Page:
The European Court of Human Rights (ECHR) has found that the Supreme Court of Iceland violated the rights of a nine-year-old girl by reversing a Reykjavík District Court verdict and ruling instead that the state bore no responsibility for her disability.
“Is it possible to sink any lower than to violate the human rights of a child with multiple handicaps and deprive it of its legitimate compensation,” the girl’s father, Eggert Ísólfsson, told Morgunbladid in reference to the Supreme Court.
Shortly after Sara Lind Eggertsdóttir was born at the state-run National Hospital of Iceland on March 5, 1998, she became severely ill and suffered brain damage, leaving her 100 percent permanently disabled.
Four years later Reykjavík District Court ruled that the disability had been caused by medical mistakes and that Sara was entitled to compensation in the amount of ISK 28 million (USD 453,000, EUR 334,000). But four years later the Supreme Court reversed the verdict, acquitting the state.
According to Sara’s lawyer, Heimir Örn Herbertsson, the Supreme Court did not act professionally during the case. Three days before the verdict, the court announced that the opinion of the Medical Council was required to determine what had caused the girl’s disability. Four members of the council worked at the National Hospital, leading Herbertsson to conclude that their opinion was not objective.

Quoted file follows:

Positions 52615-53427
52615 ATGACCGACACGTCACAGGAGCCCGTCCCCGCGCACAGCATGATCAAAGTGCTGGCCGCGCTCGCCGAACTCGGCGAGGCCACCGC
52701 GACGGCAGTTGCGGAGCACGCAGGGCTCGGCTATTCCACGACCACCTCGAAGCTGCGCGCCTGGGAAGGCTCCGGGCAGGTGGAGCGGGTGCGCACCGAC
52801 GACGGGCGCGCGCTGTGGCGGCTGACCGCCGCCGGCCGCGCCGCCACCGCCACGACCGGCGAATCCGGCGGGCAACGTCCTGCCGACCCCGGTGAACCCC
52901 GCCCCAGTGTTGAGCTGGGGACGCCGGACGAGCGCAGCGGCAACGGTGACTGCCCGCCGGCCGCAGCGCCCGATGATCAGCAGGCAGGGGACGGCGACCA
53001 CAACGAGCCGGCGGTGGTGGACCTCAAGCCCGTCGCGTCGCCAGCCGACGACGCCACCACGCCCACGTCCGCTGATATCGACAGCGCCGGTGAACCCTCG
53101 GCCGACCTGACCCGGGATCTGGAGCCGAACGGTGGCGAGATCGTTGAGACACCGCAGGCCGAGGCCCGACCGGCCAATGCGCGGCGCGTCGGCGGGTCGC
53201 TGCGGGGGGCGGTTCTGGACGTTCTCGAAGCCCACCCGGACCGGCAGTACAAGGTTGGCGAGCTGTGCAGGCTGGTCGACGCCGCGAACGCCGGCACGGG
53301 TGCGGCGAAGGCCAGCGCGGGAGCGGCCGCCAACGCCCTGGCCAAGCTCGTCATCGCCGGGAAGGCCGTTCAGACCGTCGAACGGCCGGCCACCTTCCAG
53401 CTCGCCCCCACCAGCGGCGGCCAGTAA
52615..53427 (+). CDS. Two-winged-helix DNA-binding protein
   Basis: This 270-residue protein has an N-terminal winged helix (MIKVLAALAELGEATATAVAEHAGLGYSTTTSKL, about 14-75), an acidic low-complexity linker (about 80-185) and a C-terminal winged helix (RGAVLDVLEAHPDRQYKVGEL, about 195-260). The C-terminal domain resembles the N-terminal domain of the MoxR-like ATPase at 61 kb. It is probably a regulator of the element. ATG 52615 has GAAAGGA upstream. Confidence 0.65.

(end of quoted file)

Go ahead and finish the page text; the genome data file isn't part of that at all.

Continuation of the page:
In ECHR’s finding it says that the Medical Council had probably not used objective reasoning and that the 6th article of the European Convention on Human Rights on a person’s right to a fair trial had been violated.
ECRH ruled that Sara is entitled to ISK 6.4 million (USD 104,000, EUR 76,000) in compensation and over ISK 1.5 million (USD 24,000, EUR 18,000) in reimbursed legal fees.
Iceland’s Medical Director of Health Matthías Halldórsson, who is also the head of the Medical Council, told Morgunbladid that the council had become an obsolete entity and calls for amendment to the laws surrounding the council.
“Senior physicians […] are of course not in a position to determine whether the hospital is right or wrong as they are employed by the hospital. But it is not their fault – and not the Medical Council’s fault – but a fault in the laws that we are obligated to comply with,” Halldórsson concluded.